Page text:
Conclusion Top


Hypertension is an overlooked problem in young adults. Our study confirms the notion that there are high rates of prehypertension and hypertension among young adults, the majority of which are undiagnosed cases. This calls for the need of a comprehensive national screening program, and campaigns that increase awareness about hypertension and its associated risk factors. Although young adults form a small proportion of hypertensive patients, early detection of hypertension and initiation of antihypertensive medications reduces future complications, plus, hypertensive young adults can achieve better control and within a shorter time.


   Limitations Top


There were more male participants in the study than female participants as males had a higher participation rate compared to females in our study. This may affect some of the measured parameters such as blood pressure and BMI.

In addition, our study is a cross-sectional study, and as such, causation cannot be assessed. Another limitation is that several parameters of the study were based on self-report and are subject to recall bias.

Conflict of interest: None declared.

 
   References Top

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El Bcheraoui C, Memish ZA, Tuffaha M, et al. Hypertension and its associated risk factors in the kingdom of Saudi Arabia, 2013: A National Survey. Int J Hypertens 2014;2014: 564679.  Back to cited text no. 3
    
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Patnaik A, Choudhury KC. Assessment of risk factors associated with hypertension among undergraduate medical students in a Medical College in Odisha. Adv Biomed Res 2015; 4:38.  Back to cited text no. 10
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Ibrahim NK, Mahnashi M, Al-Dhaheri A, et al. Risk factors of coronary heart disease among medical students in King Abdulaziz University, Jeddah, Saudi Arabia. BMC Public Health 2014;14:411.  Back to cited text no. 14
    
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Pickering TG, Hall JE, Appel LJ, et al. Recommendations for blood pressure measurement in humans and experimental animals: Part 1: Blood pressure measurement in humans: A statement for professionals from the subcommittee of professional and public education of the American Heart Association Council on High Blood Pressure Research. Circulation 2005;111:697-716.  Back to cited text no. 16
    
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Sabra AA, Taha AZ, Al-Sebiany AM, Al- Kurashi NY, Al-Zubier AG. Coronary heart disease risk factors: Prevalence and behavior among male university students in Dammam city, Saudi Arabia. J Egypt Public Health Assoc 2007;82:21-42.  Back to cited text no. 17
    
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Chobanian A, Bakris G, Black H, et al. The seventh report of the joint national committee on prevention, detection, evaluation, and treatment of high blood pressure: The JNC 7 report. JAMA 2003;290:197.  Back to cited text no. 18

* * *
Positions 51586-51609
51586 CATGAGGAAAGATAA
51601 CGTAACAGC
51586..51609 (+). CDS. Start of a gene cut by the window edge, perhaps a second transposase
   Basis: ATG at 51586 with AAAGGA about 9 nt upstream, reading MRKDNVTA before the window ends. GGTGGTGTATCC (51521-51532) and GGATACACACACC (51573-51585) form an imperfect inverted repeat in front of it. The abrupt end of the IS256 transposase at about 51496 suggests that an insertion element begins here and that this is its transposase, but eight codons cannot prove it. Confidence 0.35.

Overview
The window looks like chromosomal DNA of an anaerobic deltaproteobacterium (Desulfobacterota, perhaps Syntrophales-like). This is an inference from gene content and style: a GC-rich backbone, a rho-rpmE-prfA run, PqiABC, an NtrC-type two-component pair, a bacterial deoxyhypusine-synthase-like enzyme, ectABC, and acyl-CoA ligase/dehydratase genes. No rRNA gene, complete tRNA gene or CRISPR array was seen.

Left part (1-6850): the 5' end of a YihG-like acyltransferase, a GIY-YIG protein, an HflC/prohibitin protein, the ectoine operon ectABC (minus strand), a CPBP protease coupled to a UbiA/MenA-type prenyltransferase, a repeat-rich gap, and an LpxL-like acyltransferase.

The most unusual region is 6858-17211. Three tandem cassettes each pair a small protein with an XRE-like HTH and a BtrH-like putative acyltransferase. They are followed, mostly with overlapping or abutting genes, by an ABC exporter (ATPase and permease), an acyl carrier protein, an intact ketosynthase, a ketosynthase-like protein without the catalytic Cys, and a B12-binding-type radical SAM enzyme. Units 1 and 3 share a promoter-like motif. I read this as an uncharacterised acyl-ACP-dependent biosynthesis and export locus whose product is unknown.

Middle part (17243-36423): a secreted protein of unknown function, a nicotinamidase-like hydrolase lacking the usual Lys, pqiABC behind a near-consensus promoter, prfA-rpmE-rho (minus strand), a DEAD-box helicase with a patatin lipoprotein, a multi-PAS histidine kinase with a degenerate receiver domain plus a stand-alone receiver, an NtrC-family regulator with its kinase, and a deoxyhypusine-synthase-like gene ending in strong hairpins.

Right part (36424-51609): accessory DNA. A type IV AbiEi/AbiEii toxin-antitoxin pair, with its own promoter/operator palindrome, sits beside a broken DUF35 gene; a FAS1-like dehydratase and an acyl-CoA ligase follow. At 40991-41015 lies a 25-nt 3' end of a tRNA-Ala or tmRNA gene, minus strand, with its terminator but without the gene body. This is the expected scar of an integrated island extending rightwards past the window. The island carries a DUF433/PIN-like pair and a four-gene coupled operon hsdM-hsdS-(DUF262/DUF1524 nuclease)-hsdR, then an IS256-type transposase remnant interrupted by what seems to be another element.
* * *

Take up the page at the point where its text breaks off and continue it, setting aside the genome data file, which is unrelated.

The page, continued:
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Global Database on Body Mass Index: BMI classification. (N.D.). World Health Organization; 2017. Available from: http://www.apps.who.int/bmi/index.jsp?introPage=intro_3.html. [Last retrieved on 2017 Oct 12].  Back to cited text no. 19
    
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Franklin SS, Jacobs MJ, Wong ND, L’Italien GJ, Lapuerta P. Predominance of isolated systolic hypertension among middle-aged and elderly US hypertensives: Analysis based on National Health and Nutrition Examination Survey (NHANES) III. Hypertension 2001;37: 869-74.  Back to cited text no. 20
    
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Franklin SS, Pio JR, Wong ND, et al. Predictors of new-onset diastolic and systolic hypertension: The Framingham Heart Study. Circulation 2005;111:1121-7.  Back to cited text no. 21
    
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Hall JE, Brands MW, Hildebrandt DA, Kuo J, Fitzgerald S. Role of sympathetic nervous system and neuropeptides in obesity hypertension. Braz J Med Biol Res 2000;33:605-18.  Back to cited text no. 24
    
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Masuo K, Mikami H, Ogihara T, Tuck ML. Weight gain-induced blood pressure elevation. Hypertension 2000;35:1135-40.  Back to cited text no. 25
    
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Shah A, Afzal M. Prevalence of diabetes and hypertension and association with various risk factors among different Muslim populations of Manipur, India. J Diabetes Metab Disord 2013;12:52.  Back to cited text no. 26
    
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Mancia G. The association of hypertension and diabetes: Prevalence, cardiovascular risk and protection by blood pressure reduction. Acta Diabetol 2005;42 Suppl 1:S17-25.  Back to cited text no. 27
    
28.
Ranasinghe P, Cooray DN, Jayawardena R, Katulanda P. The influence of family history of hypertension on disease prevalence and associated metabolic risk factors among Sri Lankan adults. BMC Public Health 2015;15: 576.  Back to cited text no. 28
    
29.
Tozawa M, Oshiro S, Iseki C, et al. Family history of hypertension and blood pressure in a screened cohort. Hypertens Res 2001;24:93-8.  Back to cited text no. 29
    
30.
Zlot AI, Valdez R, Han Y, Silvey K, Leman RF. Influence of family history of cardiovascular disease on clinicians’ preventive recommendations and subsequent adherence of patients without cardiovascular disease. Public Health Genomics 2010;13:457-66.  Back to cited text no. 30
    

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Correspondence Address:
Dr. Ahmed Humaidan AlWabel
College of Medicine, Qassim University, Qassim
Saudi Arabia
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DOI: 10.4103/1319-2442.243959

PMID: 30381506